A vital, mostly invisible undersea industry is facing a labor shortage
Marketplace Tech
by Marketplace / Marketplace Tech Staff
1w ago
The whole digital economy runs through hundreds of thousands of miles of communication cables no bigger than a garden hose, deep on the ocean floor. So what happens when they break? And they do break, about once every other day, thanks to fishing trawlers or natural disasters. That’s when you call a repair crew of engineers, geologists, marine construction specialists and more who often spend months at sea repairing cables. This vital industry is largely invisible and facing some big challenges. Marketplace’s Meghan McCarty Carino spoke with Josh Dzieza, feature writer and investigations edito ..read more
Visit website
Digital ad spending streams past traditional TV
Marketplace Tech
by Marketplace / Marketplace Tech Staff
1w ago
This week, media executives have been busy trying to impress advertisers at the annual “upfronts,” where major TV networks showcase their stars, new programs and the potential size of their audiences. It’s a show in its own right. “Tonight Show” host Jimmy Fallon did his version of Beyonce’s “Texas Hold ‘Em” at NBC’s upfront Monday. But this year, Big Tech is looking to cash in. Marketplace’s Lily Jamali spoke about it with Reuters reporter Sheila Dang, who said ad spending on digital has surpassed that of traditional TV for the first time. The next $50,000 in donations to Marketplace will be ..read more
Visit website
Why deepfakes of foreigners are selling goods on Chinese social media
Marketplace Tech
by Marketplace / Marketplace Tech Staff
1w ago
A couple of weeks ago, Marketplace’s China correspondent Jennifer Pak noticed a video deepfake of the Hollywood actor Chris Evans on social media. The AI-generated Evans explains in Chinese how money is at the root of life’s problems. It’s part of a recent trend on mainland China, where deepfakes of foreigners give advice, discuss politics and sell goods online. Marketplace’s Lily Jamali spoke with Pak about what’s behind the trend and later, the state of online misinformation in China. This conversation was part of “Marketplace Tech’s” limited series, “Decoding Democracy.” Watch the ..read more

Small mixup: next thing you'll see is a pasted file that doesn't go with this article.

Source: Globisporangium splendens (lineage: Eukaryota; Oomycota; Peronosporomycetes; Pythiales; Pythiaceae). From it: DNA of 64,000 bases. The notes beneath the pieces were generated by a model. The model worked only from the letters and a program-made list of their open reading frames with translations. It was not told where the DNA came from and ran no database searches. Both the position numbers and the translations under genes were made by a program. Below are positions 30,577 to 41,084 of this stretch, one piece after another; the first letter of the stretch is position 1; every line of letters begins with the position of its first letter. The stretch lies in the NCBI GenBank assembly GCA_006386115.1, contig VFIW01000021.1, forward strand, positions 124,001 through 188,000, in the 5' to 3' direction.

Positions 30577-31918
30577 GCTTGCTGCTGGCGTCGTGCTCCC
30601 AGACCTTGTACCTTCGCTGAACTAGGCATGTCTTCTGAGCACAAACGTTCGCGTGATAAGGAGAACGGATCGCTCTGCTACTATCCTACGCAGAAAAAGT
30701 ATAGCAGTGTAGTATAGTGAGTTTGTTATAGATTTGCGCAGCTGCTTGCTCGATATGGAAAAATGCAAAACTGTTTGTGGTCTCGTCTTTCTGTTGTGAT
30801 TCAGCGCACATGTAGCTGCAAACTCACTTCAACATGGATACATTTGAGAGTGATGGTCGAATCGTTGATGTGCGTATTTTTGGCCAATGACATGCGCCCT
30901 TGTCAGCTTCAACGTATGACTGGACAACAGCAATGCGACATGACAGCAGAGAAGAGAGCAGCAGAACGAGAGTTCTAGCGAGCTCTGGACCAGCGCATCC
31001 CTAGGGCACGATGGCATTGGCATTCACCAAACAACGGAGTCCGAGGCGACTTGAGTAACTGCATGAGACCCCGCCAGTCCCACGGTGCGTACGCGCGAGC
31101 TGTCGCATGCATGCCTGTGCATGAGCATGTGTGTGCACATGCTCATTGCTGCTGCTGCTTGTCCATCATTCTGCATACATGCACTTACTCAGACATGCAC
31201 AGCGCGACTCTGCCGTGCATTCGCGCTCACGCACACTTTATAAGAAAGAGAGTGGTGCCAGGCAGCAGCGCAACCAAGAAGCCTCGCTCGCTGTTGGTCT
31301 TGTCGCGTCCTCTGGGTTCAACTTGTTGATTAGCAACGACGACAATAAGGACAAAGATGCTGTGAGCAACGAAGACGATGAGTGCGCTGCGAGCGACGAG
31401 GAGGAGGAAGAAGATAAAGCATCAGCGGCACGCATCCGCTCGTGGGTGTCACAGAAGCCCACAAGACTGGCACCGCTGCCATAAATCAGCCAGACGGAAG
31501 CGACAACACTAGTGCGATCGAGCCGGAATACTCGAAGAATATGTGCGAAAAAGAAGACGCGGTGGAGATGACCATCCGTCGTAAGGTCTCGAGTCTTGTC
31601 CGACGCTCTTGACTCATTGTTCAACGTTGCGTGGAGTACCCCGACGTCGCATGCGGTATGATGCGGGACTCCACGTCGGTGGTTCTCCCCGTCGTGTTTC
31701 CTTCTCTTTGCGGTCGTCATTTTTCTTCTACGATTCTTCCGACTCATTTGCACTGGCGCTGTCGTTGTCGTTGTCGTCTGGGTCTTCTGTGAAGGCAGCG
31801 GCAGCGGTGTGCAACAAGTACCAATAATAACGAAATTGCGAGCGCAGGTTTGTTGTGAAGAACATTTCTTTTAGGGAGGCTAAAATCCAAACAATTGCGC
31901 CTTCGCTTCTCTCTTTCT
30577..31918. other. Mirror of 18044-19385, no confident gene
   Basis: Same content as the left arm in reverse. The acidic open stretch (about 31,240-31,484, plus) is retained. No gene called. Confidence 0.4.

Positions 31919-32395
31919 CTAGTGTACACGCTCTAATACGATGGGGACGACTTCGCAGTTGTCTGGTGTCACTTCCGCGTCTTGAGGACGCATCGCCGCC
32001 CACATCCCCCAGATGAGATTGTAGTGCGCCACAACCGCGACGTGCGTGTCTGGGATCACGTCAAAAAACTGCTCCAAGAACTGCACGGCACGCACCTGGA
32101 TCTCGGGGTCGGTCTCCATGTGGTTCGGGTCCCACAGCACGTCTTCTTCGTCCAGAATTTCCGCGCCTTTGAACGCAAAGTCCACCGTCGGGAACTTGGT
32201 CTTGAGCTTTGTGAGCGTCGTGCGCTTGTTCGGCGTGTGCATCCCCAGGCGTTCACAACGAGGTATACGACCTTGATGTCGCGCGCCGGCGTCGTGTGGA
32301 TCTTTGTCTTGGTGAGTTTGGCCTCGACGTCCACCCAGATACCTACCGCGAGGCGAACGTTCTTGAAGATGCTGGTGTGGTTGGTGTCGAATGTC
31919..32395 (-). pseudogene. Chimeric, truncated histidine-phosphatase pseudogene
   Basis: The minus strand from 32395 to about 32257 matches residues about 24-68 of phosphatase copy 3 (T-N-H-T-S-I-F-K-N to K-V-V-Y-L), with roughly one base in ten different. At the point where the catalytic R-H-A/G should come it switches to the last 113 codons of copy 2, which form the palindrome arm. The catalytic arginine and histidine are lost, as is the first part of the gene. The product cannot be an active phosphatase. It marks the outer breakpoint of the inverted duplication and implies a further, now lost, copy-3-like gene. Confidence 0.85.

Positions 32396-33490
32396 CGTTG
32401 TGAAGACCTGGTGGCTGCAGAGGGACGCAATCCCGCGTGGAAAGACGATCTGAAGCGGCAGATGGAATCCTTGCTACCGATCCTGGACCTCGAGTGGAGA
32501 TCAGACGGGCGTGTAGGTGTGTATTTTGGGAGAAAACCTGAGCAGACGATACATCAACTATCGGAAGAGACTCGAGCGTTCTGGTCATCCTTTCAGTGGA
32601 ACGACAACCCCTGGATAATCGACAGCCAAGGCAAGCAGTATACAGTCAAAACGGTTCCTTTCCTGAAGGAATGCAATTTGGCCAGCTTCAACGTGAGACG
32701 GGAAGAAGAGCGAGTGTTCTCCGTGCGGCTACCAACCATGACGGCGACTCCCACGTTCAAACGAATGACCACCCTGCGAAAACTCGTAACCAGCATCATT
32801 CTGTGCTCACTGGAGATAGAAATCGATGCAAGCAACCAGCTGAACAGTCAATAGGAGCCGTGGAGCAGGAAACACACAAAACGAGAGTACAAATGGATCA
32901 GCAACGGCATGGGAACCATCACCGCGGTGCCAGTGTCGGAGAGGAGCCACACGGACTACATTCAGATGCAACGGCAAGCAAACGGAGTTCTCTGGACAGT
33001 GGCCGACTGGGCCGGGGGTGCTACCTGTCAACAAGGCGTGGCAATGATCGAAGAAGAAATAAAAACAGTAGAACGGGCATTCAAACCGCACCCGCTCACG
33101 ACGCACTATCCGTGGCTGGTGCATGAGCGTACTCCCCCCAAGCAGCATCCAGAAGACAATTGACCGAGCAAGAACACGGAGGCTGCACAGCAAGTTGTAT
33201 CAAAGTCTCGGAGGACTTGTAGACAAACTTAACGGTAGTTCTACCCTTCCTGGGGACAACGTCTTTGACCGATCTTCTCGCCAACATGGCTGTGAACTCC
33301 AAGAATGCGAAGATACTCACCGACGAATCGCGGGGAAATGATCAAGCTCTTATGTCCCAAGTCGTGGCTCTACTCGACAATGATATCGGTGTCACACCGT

Visit website
What happened to the “Texas miracle”?
Marketplace Tech
by Marketplace / Marketplace Tech Staff
1w ago
Early in the pandemic, many big tech companies based in Silicon Valley exited California, fleeing the high overhead necessary to do business there. One city — Austin, Texas — was consistently tagged as the top destination. The Texas capital offered lower costs, especially in regard to housing and taxes. Another draw for companies: the state’s more lax approach to regulation. Well, after a massive influx, the “Texas miracle,” with Austin at its epicenter, is losing some of its luster. In recent weeks, Tesla, which moved its headquarters from Silicon Valley to Austin in 2020, announced it’s layi ..read more
Visit website
Tech Bytes — Week in Review: Layoffs at Tesla, OpenAI’s deepfake detector and lots of new iPads
Marketplace Tech
by Marketplace / Marketplace Tech Staff
2w ago
On this week’s Tech Bytes: Week in Review, OpenAI has unveiled its own deepfake detection software and is allowing a small group of disinformation researchers to use it. Speaking of artificial intelligence, Apple this week unveiled a new suite of iPads (just in case you forgot they still make those). The company announced its new iPad Pro will, among other features, run on an AI-powered processing chip. But first, a sales slowdown has hit electric car maker Tesla pretty hard of late. Now, the tech news site Electrek reports there’s been another wave of layoffs this week, directly affecting the ..read more
Visit website

Follow Marketplace Tech on FeedSpot

Continue with Google
Continue with Apple
OR